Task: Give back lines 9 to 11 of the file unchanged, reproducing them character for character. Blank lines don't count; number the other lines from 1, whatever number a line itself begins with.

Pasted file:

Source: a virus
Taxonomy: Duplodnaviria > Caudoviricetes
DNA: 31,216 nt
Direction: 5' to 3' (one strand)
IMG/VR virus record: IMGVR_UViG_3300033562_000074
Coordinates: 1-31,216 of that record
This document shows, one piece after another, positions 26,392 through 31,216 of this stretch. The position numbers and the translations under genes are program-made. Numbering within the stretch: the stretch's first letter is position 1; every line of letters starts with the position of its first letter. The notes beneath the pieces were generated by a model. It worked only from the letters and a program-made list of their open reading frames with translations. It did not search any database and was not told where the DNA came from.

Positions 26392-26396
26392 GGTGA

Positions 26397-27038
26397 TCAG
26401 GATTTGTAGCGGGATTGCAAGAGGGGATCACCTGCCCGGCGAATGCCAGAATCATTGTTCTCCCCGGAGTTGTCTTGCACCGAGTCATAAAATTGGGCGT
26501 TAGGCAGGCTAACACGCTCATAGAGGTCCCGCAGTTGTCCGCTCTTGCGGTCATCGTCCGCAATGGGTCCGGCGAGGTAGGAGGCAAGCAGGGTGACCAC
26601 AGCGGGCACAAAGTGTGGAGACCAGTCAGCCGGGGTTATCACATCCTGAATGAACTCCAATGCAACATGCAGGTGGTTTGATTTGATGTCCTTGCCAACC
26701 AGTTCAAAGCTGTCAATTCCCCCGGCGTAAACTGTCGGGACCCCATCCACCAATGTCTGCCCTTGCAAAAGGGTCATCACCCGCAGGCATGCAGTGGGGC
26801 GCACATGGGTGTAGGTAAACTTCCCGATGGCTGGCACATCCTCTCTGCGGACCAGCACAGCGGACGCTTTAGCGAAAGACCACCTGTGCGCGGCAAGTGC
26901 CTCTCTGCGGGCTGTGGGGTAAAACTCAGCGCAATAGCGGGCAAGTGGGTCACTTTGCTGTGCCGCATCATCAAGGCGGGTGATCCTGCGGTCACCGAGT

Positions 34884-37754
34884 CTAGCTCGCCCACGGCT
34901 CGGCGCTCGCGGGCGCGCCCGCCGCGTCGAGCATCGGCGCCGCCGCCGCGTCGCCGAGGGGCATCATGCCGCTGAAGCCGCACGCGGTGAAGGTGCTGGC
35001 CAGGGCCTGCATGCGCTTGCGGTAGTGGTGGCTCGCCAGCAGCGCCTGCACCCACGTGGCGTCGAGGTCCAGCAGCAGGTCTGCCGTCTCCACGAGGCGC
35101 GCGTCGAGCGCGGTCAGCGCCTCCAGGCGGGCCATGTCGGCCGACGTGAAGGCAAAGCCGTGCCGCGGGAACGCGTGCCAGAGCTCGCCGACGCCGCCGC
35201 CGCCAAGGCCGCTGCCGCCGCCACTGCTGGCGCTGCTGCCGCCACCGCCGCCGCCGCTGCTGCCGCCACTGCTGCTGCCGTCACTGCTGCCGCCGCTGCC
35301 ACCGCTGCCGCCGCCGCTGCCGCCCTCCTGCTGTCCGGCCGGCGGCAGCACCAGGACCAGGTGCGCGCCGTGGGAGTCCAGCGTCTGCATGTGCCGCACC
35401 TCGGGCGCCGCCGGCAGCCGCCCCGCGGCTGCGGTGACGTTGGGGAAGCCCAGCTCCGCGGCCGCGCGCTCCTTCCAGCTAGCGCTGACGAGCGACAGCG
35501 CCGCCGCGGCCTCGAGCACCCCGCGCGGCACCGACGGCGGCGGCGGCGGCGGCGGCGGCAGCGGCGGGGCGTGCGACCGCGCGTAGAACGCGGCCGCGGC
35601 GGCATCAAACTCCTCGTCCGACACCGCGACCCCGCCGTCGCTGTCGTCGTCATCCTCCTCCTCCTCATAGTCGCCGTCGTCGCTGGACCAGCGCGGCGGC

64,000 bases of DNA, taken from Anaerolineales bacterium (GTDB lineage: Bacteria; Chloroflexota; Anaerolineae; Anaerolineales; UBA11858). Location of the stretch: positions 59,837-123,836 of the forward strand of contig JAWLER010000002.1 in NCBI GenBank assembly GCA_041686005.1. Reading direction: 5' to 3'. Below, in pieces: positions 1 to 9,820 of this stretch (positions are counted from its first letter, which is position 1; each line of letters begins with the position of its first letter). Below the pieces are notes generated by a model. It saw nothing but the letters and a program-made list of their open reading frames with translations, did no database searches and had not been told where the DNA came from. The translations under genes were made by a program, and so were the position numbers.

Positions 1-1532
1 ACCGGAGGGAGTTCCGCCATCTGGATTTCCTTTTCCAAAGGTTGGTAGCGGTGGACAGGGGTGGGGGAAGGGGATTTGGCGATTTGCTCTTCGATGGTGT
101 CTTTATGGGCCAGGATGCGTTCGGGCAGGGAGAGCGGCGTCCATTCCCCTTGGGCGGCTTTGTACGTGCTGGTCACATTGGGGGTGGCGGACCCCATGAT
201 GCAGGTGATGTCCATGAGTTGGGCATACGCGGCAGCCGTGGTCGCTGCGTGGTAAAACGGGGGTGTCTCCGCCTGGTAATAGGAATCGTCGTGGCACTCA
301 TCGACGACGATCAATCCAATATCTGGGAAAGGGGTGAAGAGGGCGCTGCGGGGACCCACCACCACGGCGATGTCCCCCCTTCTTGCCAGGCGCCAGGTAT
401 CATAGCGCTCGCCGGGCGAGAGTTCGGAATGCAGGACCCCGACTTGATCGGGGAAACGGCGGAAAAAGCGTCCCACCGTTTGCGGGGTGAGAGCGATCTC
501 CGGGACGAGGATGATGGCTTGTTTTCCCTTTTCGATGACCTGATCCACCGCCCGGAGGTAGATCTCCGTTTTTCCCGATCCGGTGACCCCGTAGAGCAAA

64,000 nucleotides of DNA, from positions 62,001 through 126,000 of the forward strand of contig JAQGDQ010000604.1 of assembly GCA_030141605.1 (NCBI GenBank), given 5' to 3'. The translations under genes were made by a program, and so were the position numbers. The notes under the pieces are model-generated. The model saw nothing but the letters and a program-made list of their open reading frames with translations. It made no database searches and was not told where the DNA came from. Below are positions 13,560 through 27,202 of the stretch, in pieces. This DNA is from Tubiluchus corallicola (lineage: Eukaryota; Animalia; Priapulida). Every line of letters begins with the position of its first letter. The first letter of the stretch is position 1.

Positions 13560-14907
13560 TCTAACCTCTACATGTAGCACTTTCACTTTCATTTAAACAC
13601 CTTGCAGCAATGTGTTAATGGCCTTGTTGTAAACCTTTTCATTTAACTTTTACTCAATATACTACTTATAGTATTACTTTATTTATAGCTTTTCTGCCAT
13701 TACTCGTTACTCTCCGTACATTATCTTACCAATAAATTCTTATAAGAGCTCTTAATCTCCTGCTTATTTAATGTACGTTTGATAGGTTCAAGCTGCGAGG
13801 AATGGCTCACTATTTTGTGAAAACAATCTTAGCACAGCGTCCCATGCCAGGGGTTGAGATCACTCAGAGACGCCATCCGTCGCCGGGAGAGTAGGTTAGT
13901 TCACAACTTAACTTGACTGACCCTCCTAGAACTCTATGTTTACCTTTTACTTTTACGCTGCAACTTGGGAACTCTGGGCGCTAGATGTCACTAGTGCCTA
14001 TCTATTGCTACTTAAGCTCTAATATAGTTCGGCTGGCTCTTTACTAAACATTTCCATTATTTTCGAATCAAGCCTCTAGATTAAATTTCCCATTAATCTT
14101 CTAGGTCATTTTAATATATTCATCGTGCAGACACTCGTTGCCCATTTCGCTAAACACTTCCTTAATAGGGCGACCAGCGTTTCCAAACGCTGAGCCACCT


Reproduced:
26392 GGTGA

Positions 26397-27038
26397 TCAG